“If we want to write, it makes sense to read—and to read like a writer. If we wanted to grow roses, we would want to visit rose gardens and try to see them the way that a rose gardener would.”– Francine Prose
If you ask ten writers for their top tips on becoming a writer, nine of them will probably tell you that you have to read. And it’s true. I firmly believe you can’t be a good writer without also being a wide and voracious reader. But did you know that there’s a difference between how to read as a reader and how to read like a writer?
If you’re new to reading as a writer, here are a few ways to approach it.
Read as widely as you can
Reading within your genre or area is important, but you shouldn’t restrict yourself. Reading a wide variety of genres and styles will broaden your horizens, give you more ideas, and make your own work stronger. If you always read sci-fi, pick up a romance novel. If you want to write fiction, read poetry as well. And so on.
Read authors who are nothing like you
Do you only read authors whose life and stories reflect your own? If so, you’re limiting yourself. To read like a writer is to read people who are completely different from yourself. Challenge yourself to read writers of different genders, nationalities, backgrounds, cultures, religions, and ages. They’ll all have something to teach you, and each story you soak up will make you a better writer, too.
Make notes and annotations
Some people will probably be shocked at this, but I love scribbling in books. Making notes, highlighting and underlining passages I adore, and dog-earing pages I want to return to again and again. Doing this helps me to read more consciously, as well as giving me an easy way to return later to the bits that spoke to me.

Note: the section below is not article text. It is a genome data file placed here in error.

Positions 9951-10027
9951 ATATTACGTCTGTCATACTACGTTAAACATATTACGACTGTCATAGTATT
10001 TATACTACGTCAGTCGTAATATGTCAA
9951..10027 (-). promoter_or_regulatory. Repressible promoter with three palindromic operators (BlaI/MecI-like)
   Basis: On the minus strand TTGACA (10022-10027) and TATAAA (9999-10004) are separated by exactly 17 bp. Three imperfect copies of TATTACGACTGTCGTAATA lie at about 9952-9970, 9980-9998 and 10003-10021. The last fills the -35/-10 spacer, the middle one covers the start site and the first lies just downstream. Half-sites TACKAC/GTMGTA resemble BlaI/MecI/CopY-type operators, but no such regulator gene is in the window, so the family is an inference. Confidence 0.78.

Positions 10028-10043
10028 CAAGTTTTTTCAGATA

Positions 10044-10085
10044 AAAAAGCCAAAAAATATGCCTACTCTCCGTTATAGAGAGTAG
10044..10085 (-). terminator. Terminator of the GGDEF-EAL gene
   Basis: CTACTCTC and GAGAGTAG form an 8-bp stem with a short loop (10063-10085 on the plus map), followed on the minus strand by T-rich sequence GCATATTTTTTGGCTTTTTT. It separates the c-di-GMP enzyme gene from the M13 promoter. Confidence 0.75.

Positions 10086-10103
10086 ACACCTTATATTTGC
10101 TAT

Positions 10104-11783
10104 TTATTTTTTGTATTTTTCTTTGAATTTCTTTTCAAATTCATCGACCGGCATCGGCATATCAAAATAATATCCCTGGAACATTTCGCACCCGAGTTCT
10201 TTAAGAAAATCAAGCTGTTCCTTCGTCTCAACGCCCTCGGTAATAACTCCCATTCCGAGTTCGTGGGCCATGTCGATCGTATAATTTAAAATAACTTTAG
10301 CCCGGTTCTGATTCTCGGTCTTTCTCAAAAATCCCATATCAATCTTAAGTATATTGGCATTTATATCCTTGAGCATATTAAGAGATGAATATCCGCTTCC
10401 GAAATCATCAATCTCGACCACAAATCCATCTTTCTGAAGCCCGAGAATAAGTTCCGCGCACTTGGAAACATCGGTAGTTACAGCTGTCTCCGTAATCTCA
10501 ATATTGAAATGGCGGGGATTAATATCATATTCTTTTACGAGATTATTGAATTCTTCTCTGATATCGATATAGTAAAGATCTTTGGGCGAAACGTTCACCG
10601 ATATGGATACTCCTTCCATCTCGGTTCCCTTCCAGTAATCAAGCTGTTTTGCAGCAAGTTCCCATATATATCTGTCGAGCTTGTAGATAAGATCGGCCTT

If you can’t bring yourself to annotate an actual book, why not make notes as you read? Another option is to use an e-reader – many e-readers, like Kindle, allow you to add notes to the digital text.
Ask yourself why it works
A good piece of writing can make you feel things. Did you read something that made you laugh, cry, think? Then ask yourself how the author achieved that effect. Do a close reading of the passage in question. Examine word choice, sentence structure, perspective, description, and voice.
In other words, go a step beyond noticing what the author has done, and start paying attention to how.
A good book review is harder to write than you think. If you want to read like a writer, have a go at writing your own reviews. You don’t have to publish them, if you don’t want to (though you could start a book review blog or post them on your social media, if you wish!)
Writing a review will push you to look closer at the text. It’s not enough to say “I liked it” or “I thought it was a load of rubbish.” As a reviewer, you have to identify why a book works well or doesn’t. This process will train you to look more critically at your own work, too.
Readers tend to have strong opinions about rereading and whether it’s worth doing. I’m a big proponent of rereading. If a book particularly grabs me, it’s not unusual for me to read it two or three times over the course of a few years. That’s because, if you reread, you notice something different each time.
Want to really get into the nitty-gritty of why your favourite book is just so good? Pick it up again and give it a reread.
Read like a writer and your work will improve
“Read” is good advice if you want to become a writer. But if you want to go a step further, you need to learn how to read like a writer. By reading widely, paying close attention to the nuances of the text, and learning how to approach work from a critical perspective, you’ll equip yourself with the tools you need to make your own writing better in the process.